NORMAN — The cold and freezing weather patterns continue to wreak havoc for gardeners ready to plant their garden. Last year, I planted my veggie garden three weeks early. This year, we’ll be three weeks late.
The weather extremes are enough to drive you crazy, but hopefully this weekend will be warm enough to plant something. I’ve been hovering over my new plant purchases for two weeks; I’m itching to get them in the ground. If we can hold off for another week, I think we’ll be out of the woods by then to dig in the dirt.
When I say hold on to your plants, I mean all perennials, annuals and warm season vegetables like tomatoes and peppers. The cold night temperatures will damage and kill tender transplants.
Also, cold soils may stunt or stress annuals and perennials. So it’s best to hold off on planting anything until night temperatures are in the mid 50s. I use the Mesonet religiously to check rainfall, air and soil temperatures (mesonet.org).
Until temperatures are right, you need to protect your plants. This means covering them if in the ground already or not. I use an old fitted sheet to cover my plants that are still in flats. I’ve also placed my plants against an exterior wall to lower the amount of air circulation, and grouped all my pots together to create a warmer microclimate.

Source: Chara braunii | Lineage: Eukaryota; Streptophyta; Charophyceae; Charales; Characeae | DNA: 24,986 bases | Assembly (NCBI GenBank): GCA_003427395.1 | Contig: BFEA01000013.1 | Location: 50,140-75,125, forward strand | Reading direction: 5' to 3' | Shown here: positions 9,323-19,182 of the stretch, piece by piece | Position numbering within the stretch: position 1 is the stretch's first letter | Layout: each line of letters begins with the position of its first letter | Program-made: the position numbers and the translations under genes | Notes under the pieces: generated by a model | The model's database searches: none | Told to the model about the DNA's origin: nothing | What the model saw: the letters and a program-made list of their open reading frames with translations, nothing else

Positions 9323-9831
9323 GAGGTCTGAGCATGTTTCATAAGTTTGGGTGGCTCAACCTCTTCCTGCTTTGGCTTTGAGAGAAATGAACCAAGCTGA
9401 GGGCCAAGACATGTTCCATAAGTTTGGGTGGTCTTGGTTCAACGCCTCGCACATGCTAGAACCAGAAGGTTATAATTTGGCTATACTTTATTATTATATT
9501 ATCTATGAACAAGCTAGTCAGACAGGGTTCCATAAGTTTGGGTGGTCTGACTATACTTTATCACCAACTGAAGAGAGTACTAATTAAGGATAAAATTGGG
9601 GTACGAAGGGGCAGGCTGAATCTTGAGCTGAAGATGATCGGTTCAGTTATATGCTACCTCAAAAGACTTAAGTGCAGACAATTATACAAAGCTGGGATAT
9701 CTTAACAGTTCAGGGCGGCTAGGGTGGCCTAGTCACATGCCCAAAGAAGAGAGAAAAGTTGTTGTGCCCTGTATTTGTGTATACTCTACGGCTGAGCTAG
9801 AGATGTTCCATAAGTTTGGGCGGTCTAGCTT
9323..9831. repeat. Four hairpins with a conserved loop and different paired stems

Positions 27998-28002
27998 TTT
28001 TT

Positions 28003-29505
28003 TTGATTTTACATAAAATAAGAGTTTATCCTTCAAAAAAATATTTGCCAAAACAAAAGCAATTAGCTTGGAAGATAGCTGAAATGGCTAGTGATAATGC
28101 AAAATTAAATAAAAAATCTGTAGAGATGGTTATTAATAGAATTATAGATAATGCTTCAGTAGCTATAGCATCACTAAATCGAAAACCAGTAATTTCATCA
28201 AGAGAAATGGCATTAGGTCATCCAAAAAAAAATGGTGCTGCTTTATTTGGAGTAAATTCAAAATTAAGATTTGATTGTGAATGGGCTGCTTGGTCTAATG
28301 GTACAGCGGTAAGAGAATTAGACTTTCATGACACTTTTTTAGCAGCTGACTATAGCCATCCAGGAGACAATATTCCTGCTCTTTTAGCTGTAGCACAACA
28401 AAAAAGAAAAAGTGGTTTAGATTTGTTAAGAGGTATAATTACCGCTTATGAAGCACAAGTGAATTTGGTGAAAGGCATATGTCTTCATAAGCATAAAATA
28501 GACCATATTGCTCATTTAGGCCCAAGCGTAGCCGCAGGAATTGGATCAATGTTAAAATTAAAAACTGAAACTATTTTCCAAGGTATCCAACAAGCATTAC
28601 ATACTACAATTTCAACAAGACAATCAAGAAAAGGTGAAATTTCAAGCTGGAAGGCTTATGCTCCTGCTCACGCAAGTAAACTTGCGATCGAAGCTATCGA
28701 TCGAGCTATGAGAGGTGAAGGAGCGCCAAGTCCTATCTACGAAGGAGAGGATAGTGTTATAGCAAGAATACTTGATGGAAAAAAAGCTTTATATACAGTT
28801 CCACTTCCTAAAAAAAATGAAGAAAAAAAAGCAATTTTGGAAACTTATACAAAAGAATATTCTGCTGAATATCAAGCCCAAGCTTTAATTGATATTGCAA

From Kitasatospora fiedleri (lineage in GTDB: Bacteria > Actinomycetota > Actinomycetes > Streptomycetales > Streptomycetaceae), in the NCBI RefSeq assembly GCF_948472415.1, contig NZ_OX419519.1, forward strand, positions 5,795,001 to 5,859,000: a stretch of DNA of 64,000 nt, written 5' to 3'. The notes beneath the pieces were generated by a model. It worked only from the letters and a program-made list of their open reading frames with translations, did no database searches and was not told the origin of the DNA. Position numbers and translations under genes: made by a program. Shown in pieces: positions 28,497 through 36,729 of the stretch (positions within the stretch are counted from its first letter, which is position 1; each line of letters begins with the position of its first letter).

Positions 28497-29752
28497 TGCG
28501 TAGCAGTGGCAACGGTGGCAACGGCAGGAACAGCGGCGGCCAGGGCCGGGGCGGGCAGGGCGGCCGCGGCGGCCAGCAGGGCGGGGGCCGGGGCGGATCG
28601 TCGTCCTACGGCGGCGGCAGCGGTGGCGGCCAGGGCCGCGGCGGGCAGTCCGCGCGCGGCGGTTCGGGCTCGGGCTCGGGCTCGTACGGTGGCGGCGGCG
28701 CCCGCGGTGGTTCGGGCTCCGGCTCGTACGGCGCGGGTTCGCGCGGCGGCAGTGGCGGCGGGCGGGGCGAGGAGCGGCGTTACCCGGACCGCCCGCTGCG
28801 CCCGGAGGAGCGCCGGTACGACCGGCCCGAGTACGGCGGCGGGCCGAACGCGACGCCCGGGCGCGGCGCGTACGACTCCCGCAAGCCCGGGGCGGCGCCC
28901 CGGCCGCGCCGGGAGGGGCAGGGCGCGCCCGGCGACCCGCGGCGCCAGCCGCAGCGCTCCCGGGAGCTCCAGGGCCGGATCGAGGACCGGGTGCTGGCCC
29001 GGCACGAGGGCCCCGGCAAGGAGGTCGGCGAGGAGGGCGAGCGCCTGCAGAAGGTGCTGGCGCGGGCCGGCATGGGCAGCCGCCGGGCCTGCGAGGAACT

If you have a covered porch, this may be a good area to group plants, instead of out in the open. Make sure to keep plants in pots watered, as this can help them withstand cold temperatures.
If you jumped the gun, cover plants already in the ground with sheets, plastic garbage bags or old pots. If you haven’t done so already, apply a layer of mulch to help moderate soil temperature fluctuations.
When you know daytime temperatures will reach 60 to 70 degrees, uncover the plants in the morning. With all the recent rainfall, there is no need to water plants in the ground for quite some time. This includes trees, shrubs and lawns.
If you have additional questions about protecting plants, call a Cleveland County Master Gardener at 321-4774 or email email@example.com.
Tracey Payton Miller is Cleveland County’s horticulture extension educator for the Oklahoma Cooperative Extension.